A dispute arose as to whether the Caldebank offer could be accepted once the detailed assessment had commenced, or whether it lapsed upon commencement of the hearing. The dispute was transferred to Costs Judge Master Rowley. The Defendant argued that CPR 47.20(4) imported provisions of CPR Part 36, with the effect that the Claimant required the court's permission to accept the offer once the hearing had started. The Claimant argued that the Calderbank offer was not a Part 36 offer, was not time-limited and had not been withdrawn. Therefore, it was open to be accepted. Master Rowley held that Part 36 provisions did not apply; rather the offer made was a common law offer which could not be assumed to stop at the door of the court. The Defendant had chosen to make a common law offer and had not applied a time-limit to it. Accordingly, he held that the Claimant's acceptance was valid. However, he granted permission to appeal, given that the matter involved an important point of principle.

Mr Justice Morris heard the appeal. Firstly, the Defendant argued that the Calderbank offer had ended after the lapse of a reasonable time which was no later than the start of the hearing, and/or that there was an implied term that it would lapse on the start of the hearing. Secondly, it was argued that the wording of the Claimant's acceptance was not sufficiently specific in relation to the payment of the Defendant's costs, and thus there was no meeting of minds. The Claimant's position was that the appeal simply concerned the application of law to the facts. Here, the Defendant had chosen not to withdraw their offer, or make it time limited and thus it remained open for acceptance. Further, the Defendant had chosen to repeat or renew an offer which provided ongoing costs protection. It was therefore not necessary to imply a term limiting the time for acceptance. As to the meeting of minds, the Claimant took issue with the fact that this argument had not been raised before Master Rowley. In any event, there had been a meeting of minds, as it was clear to both parties that the offer required agreement in principle to pay the Defendant's reasonable costs of the detailed assessment from a specified date.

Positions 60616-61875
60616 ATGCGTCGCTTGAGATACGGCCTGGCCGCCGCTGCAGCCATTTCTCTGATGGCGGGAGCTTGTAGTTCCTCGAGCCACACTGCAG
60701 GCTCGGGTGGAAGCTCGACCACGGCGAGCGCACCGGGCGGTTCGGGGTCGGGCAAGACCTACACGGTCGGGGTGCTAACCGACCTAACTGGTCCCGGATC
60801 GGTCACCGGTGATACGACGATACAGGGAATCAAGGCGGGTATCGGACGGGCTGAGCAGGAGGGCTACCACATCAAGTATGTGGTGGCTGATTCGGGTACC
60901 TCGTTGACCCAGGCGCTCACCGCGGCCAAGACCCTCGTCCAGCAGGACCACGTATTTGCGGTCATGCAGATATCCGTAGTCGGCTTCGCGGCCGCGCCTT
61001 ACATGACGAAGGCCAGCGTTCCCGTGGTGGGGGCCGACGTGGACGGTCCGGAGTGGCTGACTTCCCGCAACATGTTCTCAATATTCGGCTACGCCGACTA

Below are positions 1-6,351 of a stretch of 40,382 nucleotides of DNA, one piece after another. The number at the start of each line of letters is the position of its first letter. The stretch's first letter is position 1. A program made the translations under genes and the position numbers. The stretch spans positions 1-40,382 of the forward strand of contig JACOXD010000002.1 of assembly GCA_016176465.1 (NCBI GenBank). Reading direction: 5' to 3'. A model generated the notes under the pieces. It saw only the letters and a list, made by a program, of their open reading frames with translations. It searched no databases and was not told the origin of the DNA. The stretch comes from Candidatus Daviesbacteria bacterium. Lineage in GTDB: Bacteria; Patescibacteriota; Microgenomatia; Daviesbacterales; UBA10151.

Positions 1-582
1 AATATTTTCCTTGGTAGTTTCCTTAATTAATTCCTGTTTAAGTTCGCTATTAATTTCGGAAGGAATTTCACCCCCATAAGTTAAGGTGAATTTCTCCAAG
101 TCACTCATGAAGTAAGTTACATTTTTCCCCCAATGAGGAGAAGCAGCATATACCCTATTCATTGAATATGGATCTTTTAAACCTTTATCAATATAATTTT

Mr Justice Morris made the following findings in relation to the contention that the offer had lapsed...

1. Master Rowley was correct in finding that common law principles, rather than Part 36, applied in the instant case. However, he did not expressly address the contractual principle of lapse after a reasonable time.
2. The question of lapse after a reasonable time is a question of fact. To determine whether the offer lapsed at the start of the hearing, the court must consider whether a reasonable time for acceptance had expired at the commencement of the hearing or continued during the hearing. The following features supported the conclusion that the offer had not lapsed:
a. Due to the nature of detailed assessment proceedings, it is possible for the parties to know how well or badly they are doing as the hearing progresses. This distinguishes detailed assessments from other types of hearings where the ultimate outcome is not as clearly indicated during the progression of the hearing.
b. The Part 36 procedure, with its stricter rules, was available to the Defendant. However, the Defendant chose to make a Calderbank offer, and "there can be no direct "read across" from Part 36 procedure to the contractual position of a Calderbank offer." Whilst the court's permission must be sought to accept a Part 36 offer once the hearing has commenced, there is no provision in Part 36 by which the offer lapses at court. Part 36 cannot therefore be relied upon to support the contention that Calderbank offers lapse at the door of the court.
c. None of the Defendant's earlier offers had an absolute time limit. It was reasonable to infer that the offers were subject to the condition that if they were not accepted within a reasonable time, the Claimant would be responsible for the Defendant's costs. This condition was inconsistent with an absolute time limit upon acceptance.
d. The Defendant was aware that it could withdraw the offer made, but had decided not to do so.
3. Contrary to submissions on behalf of the Defendant, the Defendant's costs protection remained effective even if the offer was considered open for acceptance during the hearing. Further, it was not accepted that the offer remaining open during the hearing provided a perverse incentive as the Defendant may end up in a worse position than had it not made an offer. It was always open to the Defendant to put a time limit on the offer or withdraw it.

Mr Justice Morris further found that the Claimant's acceptance had given rise to a contractually binding settlement. A reasonable person would have understood that the condition of the offer was acceptance, in principle, to pay the Defendant's costs of the detailed assessment from a specified date, to be assessed if not agreed.

Accordingly, the appeal was dismissed.

Summary of Recent Cases - Civil Procedure

This recent case reinforces the need not only to obtain permission from the court to rely on expert evidence, but to ensure that such permission covers the scope of that evidence.

Tully v (1) Exterion Media (UK) Ltd (In Liquidation) (2) London Underground Ltd [2020] EWHC 1119 (QB)